The state's long-awaited water roadmap to assure adequate supplies decades into the future got a lot of coverage last week, with many cheering the plan.
In short, it strives to address quantity and quality of water in the face of drought, wildfires, flooding, climate change and unprecedented growth. To secure a water supply, the plan calls for protecting Colorado's interests in interstate river compacts, making water project permitting more efficient, and protecting environmental and recreational water uses — all while conserving water.
According to the Durango Herald coverage of the Nov. 19 unveiling, the state hopes to conserve 400,000 acre feet of municipal and industrial water annually by 2050.
"Now is the time when you rethink how you can be more efficient in the water you use," Gov. John Hickenlooper said at a report presentation ceremony, according to the Herald.
But Colorado Springs Utilities' managing engineer for water resource planning M. Patrick Wells, had harsh words for the plan.
In a Sept. 17 letter providing feedback on a draft version, Wells called the plan "a directionless recitation of guardrails without a road."
The plan fails to establish a common vision for the state's water supply future, and rather appears to be "a vehicle for managing growth," he says.
The plan also lacks baselines against which to judge water development in the future, Wells says. For example, water projects have been labeled harmful in some cases for recreation and the environment. But the contrary is often true, he writes. "In many cases, water development has resulted in more reliable flows, improved habitat, better water quality, and improved recreation for key stream reaches versus pre-development conditions."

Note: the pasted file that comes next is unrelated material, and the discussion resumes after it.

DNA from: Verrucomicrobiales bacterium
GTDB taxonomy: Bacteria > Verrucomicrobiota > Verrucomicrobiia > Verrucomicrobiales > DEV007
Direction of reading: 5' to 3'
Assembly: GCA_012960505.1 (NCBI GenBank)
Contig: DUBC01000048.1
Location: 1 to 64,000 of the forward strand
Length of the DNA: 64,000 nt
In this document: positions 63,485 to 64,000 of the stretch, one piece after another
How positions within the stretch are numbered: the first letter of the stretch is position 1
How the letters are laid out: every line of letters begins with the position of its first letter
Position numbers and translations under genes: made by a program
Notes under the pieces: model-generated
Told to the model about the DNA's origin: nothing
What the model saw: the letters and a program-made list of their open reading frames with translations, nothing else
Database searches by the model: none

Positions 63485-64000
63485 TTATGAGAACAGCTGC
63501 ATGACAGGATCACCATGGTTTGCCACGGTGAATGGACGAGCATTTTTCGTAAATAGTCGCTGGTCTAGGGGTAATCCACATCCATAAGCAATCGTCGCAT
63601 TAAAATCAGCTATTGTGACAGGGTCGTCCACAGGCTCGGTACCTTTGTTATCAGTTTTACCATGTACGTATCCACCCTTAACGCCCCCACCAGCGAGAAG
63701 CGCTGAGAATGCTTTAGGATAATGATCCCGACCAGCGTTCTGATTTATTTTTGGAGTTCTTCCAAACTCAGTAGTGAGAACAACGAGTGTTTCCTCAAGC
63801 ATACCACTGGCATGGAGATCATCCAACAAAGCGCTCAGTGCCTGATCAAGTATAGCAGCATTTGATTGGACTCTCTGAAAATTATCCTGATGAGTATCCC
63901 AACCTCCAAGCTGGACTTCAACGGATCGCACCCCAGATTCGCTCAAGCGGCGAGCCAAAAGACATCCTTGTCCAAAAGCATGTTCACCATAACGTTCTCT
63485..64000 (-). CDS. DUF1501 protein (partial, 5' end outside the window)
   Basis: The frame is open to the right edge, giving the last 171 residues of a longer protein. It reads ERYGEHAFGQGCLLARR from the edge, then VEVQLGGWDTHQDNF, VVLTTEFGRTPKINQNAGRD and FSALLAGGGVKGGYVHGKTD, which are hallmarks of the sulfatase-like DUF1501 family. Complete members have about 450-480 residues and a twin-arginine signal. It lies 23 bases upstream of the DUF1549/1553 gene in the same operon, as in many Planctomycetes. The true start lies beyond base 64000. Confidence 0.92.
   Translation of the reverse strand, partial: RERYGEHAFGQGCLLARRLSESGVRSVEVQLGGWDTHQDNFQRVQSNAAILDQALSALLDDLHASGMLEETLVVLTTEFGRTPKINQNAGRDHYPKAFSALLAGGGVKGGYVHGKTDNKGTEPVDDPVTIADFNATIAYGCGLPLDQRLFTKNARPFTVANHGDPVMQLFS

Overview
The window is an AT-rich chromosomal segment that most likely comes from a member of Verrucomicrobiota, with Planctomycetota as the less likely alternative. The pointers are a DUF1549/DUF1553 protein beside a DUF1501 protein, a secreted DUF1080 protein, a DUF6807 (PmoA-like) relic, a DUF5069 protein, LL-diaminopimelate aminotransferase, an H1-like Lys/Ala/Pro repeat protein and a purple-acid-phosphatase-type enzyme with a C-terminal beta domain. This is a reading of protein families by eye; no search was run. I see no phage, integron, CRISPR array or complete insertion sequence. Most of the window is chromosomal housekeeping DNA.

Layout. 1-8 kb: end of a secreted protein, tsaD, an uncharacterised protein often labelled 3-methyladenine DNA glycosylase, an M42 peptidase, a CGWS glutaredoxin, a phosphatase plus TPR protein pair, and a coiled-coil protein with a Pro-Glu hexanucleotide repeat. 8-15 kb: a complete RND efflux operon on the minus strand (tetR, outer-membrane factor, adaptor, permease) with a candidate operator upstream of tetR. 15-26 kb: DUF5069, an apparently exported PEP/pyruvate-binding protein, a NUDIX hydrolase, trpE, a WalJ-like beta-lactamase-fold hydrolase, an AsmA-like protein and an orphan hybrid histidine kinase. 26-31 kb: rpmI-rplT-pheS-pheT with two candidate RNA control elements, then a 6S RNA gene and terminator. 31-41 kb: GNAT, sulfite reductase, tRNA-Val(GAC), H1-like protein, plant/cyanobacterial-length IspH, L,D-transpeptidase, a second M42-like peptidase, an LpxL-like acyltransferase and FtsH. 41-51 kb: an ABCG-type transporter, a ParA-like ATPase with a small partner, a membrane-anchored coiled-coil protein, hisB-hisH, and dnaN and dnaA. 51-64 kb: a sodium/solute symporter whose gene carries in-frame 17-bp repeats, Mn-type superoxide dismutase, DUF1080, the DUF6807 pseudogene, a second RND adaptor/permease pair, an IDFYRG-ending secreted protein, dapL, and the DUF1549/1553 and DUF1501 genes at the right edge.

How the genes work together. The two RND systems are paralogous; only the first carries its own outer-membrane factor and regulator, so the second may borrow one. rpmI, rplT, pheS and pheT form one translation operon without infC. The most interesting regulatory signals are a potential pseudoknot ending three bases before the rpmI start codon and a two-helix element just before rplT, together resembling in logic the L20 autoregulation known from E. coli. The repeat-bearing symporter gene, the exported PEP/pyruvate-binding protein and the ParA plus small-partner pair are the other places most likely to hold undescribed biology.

Wells also objects to what he sees as the plan's "anti-growth" and "anti-City" stance.
Utilities spokesman Steve Berry says the water plan won't have a major impact on the city's plans, mainly because it has "no teeth" in imposing costs on water users. But if the water plan dictates changes in how water is appropriated from the four rivers that originate in Colorado, that could affect Springs water users.
Berry says the city owns undeveloped water rights in both the Colorado River and Arkansas River basins. The Colorado River, which supplies eight states, including Colorado, and Mexico, could become a point of contention in coming years as water users look for other sources.
After the city failed to win approval of its second trans-mountain system, called Homestake II, in the 1990s, Utilities turned to developing its Arkansas River rights and built the $829-million Southern Delivery System pipeline from Pueblo Reservoir, which goes online next year.
Utilities officials, Berry says, don't support a water plan that would impede the city from developing those rights. It's worth noting that the new water plan doesn't favor an additional trans-mountain water project to bring water from the Western Slope to the Front Range.
"We want to make sure through this water plan there are not unreasonable obstacles to developing our water rights in the future," Berry says.
Lastly, Berry says Utilities is concerned the plan unduly emphasizes conservation. Through rates adopted amid drought conditions over the last decade, Utilities' customers have dramatically cut usage — from 109 gallons per customer per day in 2006, to 85 gallons, he says. Of course CSU is in the business of selling water, and less usage could affect revenue.
Berry also notes Springs Utilities has long planned decades ahead for its water supply. SDS, for example, began in the 1990s.